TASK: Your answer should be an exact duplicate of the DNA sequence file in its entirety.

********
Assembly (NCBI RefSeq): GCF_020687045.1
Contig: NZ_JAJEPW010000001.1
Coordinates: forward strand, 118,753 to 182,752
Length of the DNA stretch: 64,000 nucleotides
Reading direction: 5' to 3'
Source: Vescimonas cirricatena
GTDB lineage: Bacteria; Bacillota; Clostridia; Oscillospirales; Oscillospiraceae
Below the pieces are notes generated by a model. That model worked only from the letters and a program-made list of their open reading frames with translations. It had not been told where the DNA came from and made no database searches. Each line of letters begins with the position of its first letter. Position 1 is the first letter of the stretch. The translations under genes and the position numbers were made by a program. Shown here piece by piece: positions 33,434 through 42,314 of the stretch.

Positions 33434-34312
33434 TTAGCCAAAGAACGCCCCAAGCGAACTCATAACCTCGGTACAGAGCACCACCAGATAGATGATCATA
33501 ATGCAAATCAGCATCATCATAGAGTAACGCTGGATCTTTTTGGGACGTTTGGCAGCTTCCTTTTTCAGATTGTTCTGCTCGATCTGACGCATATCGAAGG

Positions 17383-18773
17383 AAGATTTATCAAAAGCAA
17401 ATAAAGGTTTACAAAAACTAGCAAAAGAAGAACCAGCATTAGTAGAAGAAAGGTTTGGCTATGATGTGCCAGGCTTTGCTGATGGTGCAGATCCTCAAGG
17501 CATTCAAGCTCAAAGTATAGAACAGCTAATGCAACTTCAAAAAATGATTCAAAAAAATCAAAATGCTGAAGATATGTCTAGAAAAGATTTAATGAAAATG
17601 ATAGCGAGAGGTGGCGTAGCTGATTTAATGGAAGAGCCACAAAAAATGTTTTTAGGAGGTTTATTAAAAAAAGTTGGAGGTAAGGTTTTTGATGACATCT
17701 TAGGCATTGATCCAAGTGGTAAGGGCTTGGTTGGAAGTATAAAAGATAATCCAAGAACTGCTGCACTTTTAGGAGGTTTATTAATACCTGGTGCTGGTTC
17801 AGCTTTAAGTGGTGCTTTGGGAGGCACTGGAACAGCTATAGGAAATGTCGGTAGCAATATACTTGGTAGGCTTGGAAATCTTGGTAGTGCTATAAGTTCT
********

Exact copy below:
Assembly (NCBI RefSeq): GCF_020687045.1
Contig: NZ_JAJEPW010000001.1
Coordinates: forward strand, 118,753 to 182,752
Length of the DNA stretch: 64,000 nucleotides
Reading direction: 5' to 3'
Source: Vescimonas cirricatena
GTDB lineage: Bacteria; Bacillota; Clostridia; Oscillospirales; Oscillospiraceae
Below the pieces are notes generated by a model. That model worked only from the letters and a program-made list of their open reading frames with translations. It had not been told where the DNA came from and made no database searches. Each line of letters begins with the position of its first letter. Position 1 is the first letter of the stretch. The translations under genes and the position numbers were made by a program. Shown here piece by piece: positions 33,434 through 42,314 of the stretch.

Positions 33434-34312
33434 TTAGCCAAAGAACGCCCCAAGCGAACTCATAACCTCGGTACAGAGCACCACCAGATAGATGATCATA
33501 ATGCAAATCAGCATCATCATAGAGTAACGCTGGATCTTTTTGGGACGTTTGGCAGCTTCCTTTTTCAGATTGTTCTGCTCGATCTGACGCATATCGAAGG

Positions 17383-18773
17383 AAGATTTATCAAAAGCAA
17401 ATAAAGGTTTACAAAAACTAGCAAAAGAAGAACCAGCATTAGTAGAAGAAAGGTTTGGCTATGATGTGCCAGGCTTTGCTGATGGTGCAGATCCTCAAGG
17501 CATTCAAGCTCAAAGTATAGAACAGCTAATGCAACTTCAAAAAATGATTCAAAAAAATCAAAATGCTGAAGATATGTCTAGAAAAGATTTAATGAAAATG
17601 ATAGCGAGAGGTGGCGTAGCTGATTTAATGGAAGAGCCACAAAAAATGTTTTTAGGAGGTTTATTAAAAAAAGTTGGAGGTAAGGTTTTTGATGACATCT
17701 TAGGCATTGATCCAAGTGGTAAGGGCTTGGTTGGAAGTATAAAAGATAATCCAAGAACTGCTGCACTTTTAGGAGGTTTATTAATACCTGGTGCTGGTTC
17801 AGCTTTAAGTGGTGCTTTGGGAGGCACTGGAACAGCTATAGGAAATGTCGGTAGCAATATACTTGGTAGGCTTGGAAATCTTGGTAGTGCTATAAGTTCT